The Dagger concept has been a big one for the Packers this year. It’s a deeper concept, pairing a vertical route from the inside with a deep dig route from the outside. The Packers will typically have the slot receiver run a read route that breaks to the post against two-high coverages and breaks on a crosser against single-high defenses. The vertical route can push the safeties deep, opening up the middle for the dig route from the outside. They’ve used this in a lot of high-leverage situations – the big gain to set up the game-winning field goal against the 49ers immediately springs to mind – and they’ve been extremely effective when running it. Given that it’s a deeper concept, it’s a little shocking to see the high completion percentage, but they also completed 74.4% of their passes off this concept in the 2020 regular season, so I guess it shouldn’t be too shocking. Last season, the Packers ran this concept an average of 2.7 times per game and averaged 5.6 yards per play. So they’ve dialed it down slightly this year, but have been more explosive with it.

Smash/China

The last one I’ll bring up here is Smash/China. I recently recorded a short video on this. The reemergence of the Smash/China concept has been really fun. Against single-high defenses, the Smash Fade variant – where the slot receiver releases on a vertical fade up the sideline – has been run far more often than Smash. Against two-high looks, the split-safeties are capping that fade route, so they go back to having that slot receiver run a corner route. It doesn’t have the big play potential that Smash Fade does, but it’s effective against two-high looks. That’s why it was designed in the first place: to attack the split-safety looks in the 80s. Smash was said to have been created by the late Packers coach Lindy Infante. And now here we are in 2021 talking about the rise of Smash. A time to be born, a time to die. A time to plant, a time to reap.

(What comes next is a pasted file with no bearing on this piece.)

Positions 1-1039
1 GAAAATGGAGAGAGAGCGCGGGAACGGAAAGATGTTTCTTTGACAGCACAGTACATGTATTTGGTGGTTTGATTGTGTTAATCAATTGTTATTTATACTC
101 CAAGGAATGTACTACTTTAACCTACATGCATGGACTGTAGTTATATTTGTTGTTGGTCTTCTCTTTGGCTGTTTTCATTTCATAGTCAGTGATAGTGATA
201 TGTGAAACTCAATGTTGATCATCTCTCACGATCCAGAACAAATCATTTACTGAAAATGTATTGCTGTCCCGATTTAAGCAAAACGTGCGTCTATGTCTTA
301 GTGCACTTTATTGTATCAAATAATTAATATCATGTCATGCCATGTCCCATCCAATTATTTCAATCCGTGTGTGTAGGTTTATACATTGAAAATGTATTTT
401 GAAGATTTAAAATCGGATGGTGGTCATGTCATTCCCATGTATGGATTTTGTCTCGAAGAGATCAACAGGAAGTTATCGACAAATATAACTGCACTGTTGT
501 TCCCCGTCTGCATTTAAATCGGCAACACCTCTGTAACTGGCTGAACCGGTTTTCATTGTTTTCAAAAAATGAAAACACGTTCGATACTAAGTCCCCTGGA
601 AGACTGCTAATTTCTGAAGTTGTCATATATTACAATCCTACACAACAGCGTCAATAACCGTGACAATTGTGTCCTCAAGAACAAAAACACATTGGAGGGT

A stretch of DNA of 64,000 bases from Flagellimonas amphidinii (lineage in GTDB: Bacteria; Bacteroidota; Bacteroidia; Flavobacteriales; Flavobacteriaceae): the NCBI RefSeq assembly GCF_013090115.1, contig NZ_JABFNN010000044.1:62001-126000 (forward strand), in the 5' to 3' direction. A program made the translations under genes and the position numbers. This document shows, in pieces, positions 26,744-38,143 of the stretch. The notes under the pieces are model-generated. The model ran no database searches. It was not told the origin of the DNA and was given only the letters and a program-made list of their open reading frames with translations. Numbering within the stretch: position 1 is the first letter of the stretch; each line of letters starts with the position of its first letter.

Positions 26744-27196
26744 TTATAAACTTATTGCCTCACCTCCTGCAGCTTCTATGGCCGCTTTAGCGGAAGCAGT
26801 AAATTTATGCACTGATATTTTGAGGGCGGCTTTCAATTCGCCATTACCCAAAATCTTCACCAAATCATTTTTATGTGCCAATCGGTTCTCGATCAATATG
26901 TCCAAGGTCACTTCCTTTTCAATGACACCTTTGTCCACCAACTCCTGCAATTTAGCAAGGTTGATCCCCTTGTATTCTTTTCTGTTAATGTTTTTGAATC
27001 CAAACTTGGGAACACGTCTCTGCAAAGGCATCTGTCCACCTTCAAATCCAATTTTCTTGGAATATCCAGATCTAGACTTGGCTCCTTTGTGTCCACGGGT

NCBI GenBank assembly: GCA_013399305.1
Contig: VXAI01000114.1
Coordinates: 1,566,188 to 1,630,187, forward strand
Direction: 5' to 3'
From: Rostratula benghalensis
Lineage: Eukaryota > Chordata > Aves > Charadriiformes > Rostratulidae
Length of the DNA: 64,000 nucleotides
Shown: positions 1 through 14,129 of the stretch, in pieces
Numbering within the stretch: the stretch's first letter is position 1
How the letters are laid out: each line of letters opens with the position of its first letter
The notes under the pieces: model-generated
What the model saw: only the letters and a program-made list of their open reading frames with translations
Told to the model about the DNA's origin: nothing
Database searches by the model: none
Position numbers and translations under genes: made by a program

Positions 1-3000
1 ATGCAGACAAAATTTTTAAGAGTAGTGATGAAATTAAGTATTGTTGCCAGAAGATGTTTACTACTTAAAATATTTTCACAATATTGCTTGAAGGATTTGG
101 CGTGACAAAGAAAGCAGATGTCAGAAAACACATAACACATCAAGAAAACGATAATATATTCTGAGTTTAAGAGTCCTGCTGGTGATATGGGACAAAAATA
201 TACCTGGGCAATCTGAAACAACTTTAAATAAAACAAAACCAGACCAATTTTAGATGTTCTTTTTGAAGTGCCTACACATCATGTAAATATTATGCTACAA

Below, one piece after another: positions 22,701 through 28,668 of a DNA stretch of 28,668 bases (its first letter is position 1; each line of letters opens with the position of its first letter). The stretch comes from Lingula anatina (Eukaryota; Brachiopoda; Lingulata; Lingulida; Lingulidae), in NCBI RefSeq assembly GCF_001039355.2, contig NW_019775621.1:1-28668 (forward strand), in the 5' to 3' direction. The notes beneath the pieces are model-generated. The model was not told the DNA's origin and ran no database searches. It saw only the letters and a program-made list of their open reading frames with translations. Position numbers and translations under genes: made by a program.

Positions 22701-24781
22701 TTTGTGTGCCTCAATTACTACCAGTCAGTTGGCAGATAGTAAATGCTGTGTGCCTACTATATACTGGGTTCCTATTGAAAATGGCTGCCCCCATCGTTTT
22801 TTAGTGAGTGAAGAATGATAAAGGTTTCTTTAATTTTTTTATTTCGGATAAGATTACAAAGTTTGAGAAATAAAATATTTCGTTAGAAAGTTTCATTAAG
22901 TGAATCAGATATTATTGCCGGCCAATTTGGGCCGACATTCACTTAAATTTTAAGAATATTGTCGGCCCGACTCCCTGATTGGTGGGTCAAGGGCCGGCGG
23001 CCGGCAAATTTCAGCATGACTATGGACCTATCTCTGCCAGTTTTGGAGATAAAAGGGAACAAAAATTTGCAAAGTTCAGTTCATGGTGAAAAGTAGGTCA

Nicest surprise: Portland

Most of the concepts on the list are short-to-mid concepts: three-step and five-step drop concepts. Portland is a shot concept that goes back at least as far as the West Coast Offense. It was born out of the Mills concept (Fox 2 XY Hook in Bill Walsh’s playbooks) and was built to give the quarterback two deep curls, with a shot option of a post over the top. The post was merely an alert; something to be looked at only when all the conditions were absolutely, 100% perfect. Steve Spurrier saw it, started having his QB sling to the post regardless and it picked up the name Mills (in honor of Ernie Mills, the Florida WR who caught a lot of those post routes).